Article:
Emerging Project

Local Delivery Service

Idea: Local Business Delivery Service

A delivery service that supports local residents and businesses to shop locally and have their purchases delivered by sustainable models of transport such as cargo bikes and electric vans, with the potential of a same-day service. Organised via an App (opportunity to integrate with Town Centre Website/ App), a small service charge could be instated to cover running costs and contribute towards a local town centre community fund.

Why it is useful:

  • Makes it easier for people to support local businesses whilst responding to changing consumer habits with increases in online shopping and home deliveries. Especially relating to COVID-19 where more independent businesses have diversified into online sales and deliveries.
  • Extra sales via online can help support businesses to stay on the High Street.
  • Reduces traffic as deliveries are consolidated and using sustainable modes of transport, such as electric cargo bikes or vehicles.
  • People could still shop in person, if preferred, and use the service to deliver – encouraging walking.
  • Proximity makes same-day deliveries possible.

Who needs to be involved:

  • Local Businesses / Town Team / Council: Champion
  • Operator: Lead
  • Council: Support (potential for the Library to be involved)
  • Community couriers: Employment
  • Residents: Participate

How to get started:

  • Engage local businesses and residents
  • Procure an operator
  • Develop a strong, local advertising campaign to stimulate interest and buy-in
  • In the longer-term could lead to the trial of a last mile delivery hub to reduce the impact of delivery vehicles on the local area. Deliveries from further afield would be consolidated at one strategically positioned hub and eCargo bikes or electric vehicles used for local distribution e.g. Local Hub

Viability considerations:

  • Funding opportunities: Start-up capital: Potential grant funding to pilot the scheme, such as future rounds of the Mayor’s Air Quality Fund, Government eCargo Bike Grant schemes etc. Local crowd-funding could also be explored. On-going revenue stream: Delivery/service charge, and possible sponsorship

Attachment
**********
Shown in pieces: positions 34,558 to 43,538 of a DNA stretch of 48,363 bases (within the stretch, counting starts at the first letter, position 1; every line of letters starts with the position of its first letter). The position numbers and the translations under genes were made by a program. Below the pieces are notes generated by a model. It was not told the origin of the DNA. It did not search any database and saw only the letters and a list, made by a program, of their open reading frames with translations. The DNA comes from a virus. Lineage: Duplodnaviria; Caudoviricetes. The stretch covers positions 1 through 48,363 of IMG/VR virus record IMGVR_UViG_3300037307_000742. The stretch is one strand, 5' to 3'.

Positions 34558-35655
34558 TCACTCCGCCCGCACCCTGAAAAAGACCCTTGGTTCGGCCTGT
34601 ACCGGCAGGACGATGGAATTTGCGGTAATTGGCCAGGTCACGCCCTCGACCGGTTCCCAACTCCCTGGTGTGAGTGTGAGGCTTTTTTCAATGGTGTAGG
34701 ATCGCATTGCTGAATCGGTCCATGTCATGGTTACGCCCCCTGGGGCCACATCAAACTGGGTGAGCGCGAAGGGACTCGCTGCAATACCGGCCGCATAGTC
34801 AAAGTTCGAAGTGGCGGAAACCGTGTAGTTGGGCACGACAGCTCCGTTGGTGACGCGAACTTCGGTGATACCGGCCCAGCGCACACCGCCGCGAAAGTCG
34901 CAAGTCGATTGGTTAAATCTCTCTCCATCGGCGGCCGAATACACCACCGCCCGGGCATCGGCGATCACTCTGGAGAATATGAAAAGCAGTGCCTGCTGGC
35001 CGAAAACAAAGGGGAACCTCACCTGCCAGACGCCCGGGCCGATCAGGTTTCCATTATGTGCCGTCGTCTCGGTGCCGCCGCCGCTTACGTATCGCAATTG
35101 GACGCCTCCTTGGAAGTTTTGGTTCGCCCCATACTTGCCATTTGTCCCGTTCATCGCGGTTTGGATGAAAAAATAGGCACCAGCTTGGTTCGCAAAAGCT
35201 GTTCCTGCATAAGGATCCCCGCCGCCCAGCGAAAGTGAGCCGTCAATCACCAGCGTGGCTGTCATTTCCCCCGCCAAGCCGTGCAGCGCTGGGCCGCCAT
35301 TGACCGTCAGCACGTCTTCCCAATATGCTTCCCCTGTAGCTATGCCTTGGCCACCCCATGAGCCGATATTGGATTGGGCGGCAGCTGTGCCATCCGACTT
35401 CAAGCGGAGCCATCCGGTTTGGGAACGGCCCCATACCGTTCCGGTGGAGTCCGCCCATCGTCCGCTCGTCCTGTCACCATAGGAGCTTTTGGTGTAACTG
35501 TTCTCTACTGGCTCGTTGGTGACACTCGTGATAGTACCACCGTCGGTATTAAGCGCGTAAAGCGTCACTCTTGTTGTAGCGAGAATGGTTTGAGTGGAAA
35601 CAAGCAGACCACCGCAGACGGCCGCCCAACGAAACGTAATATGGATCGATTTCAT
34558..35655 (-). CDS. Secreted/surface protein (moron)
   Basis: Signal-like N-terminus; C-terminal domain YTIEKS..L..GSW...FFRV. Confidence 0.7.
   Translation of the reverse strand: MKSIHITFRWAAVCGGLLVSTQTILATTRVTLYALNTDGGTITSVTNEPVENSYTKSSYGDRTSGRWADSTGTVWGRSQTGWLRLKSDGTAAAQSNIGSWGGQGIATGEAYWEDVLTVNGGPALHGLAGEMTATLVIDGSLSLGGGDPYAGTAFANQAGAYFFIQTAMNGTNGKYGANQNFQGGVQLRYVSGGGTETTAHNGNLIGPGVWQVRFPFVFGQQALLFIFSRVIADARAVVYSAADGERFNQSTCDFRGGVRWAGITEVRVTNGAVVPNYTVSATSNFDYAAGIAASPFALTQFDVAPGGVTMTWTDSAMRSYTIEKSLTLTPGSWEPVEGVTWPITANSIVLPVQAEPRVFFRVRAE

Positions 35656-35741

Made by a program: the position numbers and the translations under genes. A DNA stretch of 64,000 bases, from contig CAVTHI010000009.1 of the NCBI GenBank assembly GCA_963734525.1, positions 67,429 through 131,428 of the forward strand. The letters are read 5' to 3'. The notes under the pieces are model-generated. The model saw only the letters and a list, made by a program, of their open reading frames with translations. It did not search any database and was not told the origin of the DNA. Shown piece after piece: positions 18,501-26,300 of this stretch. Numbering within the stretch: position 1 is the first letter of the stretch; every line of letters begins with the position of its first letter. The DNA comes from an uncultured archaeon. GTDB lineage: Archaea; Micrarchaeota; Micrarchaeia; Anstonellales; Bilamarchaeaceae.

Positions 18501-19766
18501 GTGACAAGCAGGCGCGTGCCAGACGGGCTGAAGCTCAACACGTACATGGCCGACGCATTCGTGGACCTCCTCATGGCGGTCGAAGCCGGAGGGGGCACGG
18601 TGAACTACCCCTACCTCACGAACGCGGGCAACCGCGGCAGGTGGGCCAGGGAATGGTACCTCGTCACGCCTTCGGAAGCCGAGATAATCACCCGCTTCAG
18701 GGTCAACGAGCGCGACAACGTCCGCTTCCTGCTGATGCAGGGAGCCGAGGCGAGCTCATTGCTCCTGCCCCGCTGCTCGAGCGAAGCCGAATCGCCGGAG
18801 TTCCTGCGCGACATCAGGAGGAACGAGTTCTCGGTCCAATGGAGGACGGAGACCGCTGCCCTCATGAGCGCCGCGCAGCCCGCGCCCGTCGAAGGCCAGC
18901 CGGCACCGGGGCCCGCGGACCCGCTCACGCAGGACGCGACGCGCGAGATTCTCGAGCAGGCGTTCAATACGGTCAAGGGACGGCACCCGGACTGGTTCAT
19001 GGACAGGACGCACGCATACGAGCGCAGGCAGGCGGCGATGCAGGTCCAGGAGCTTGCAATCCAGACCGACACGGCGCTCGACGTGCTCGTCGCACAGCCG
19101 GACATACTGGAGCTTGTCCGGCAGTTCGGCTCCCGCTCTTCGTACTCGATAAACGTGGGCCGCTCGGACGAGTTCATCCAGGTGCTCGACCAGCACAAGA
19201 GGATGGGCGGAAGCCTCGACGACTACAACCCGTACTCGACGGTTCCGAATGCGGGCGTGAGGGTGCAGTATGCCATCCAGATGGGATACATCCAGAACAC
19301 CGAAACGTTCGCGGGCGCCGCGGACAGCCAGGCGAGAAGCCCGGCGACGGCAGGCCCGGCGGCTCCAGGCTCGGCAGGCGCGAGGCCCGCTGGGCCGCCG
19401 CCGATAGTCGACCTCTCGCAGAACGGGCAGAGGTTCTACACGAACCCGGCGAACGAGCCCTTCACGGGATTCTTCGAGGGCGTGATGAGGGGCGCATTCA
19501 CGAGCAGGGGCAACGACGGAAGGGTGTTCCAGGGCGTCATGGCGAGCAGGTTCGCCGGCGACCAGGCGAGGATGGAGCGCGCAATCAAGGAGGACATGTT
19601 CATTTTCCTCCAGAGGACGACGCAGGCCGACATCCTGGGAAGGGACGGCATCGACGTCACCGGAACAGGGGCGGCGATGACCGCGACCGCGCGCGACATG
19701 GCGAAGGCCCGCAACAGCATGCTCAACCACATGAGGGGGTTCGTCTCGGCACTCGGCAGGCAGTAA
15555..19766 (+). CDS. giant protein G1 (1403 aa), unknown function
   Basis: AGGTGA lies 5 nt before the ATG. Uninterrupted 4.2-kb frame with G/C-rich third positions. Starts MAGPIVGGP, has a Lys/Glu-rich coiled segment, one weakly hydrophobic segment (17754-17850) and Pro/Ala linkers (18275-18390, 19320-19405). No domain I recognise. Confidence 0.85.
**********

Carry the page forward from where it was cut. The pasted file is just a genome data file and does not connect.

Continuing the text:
• Resource – requires paid staff, to be covered by revenue streams
  • In the long-term a site may be needed for locating a last mile delivery hub, providing vehicle storage and driver facilities. Consideration required for integration into a wider network across Barnet’s other town centres

Example: Greenwich

In a bid to reduce carbon emissions and counter the increasing impact of diesel delivery vans on the environment, Greenwich have completed a six-month e-cargo bike trial. The e-cargo bike is faster than van delivery, can handle large and heavy loads of up to 200kg. The bike can travel on quieter routes away from rush hour traffic, supporting businesses to save money on fuel costs and build more flexibility into delivery times for customers. The next stage of the project involves signing up nine businesses to the scheme. The trial was delivered by walking and cycling charity Sustrans, in partnership with Royal Borough of Greenwich, Riese and Muller, Bosch, Cycledelik and Imperial College London, and has been Highly Commended for a London Transport Award under the category of ‘Contribution to Sustainable Transport’.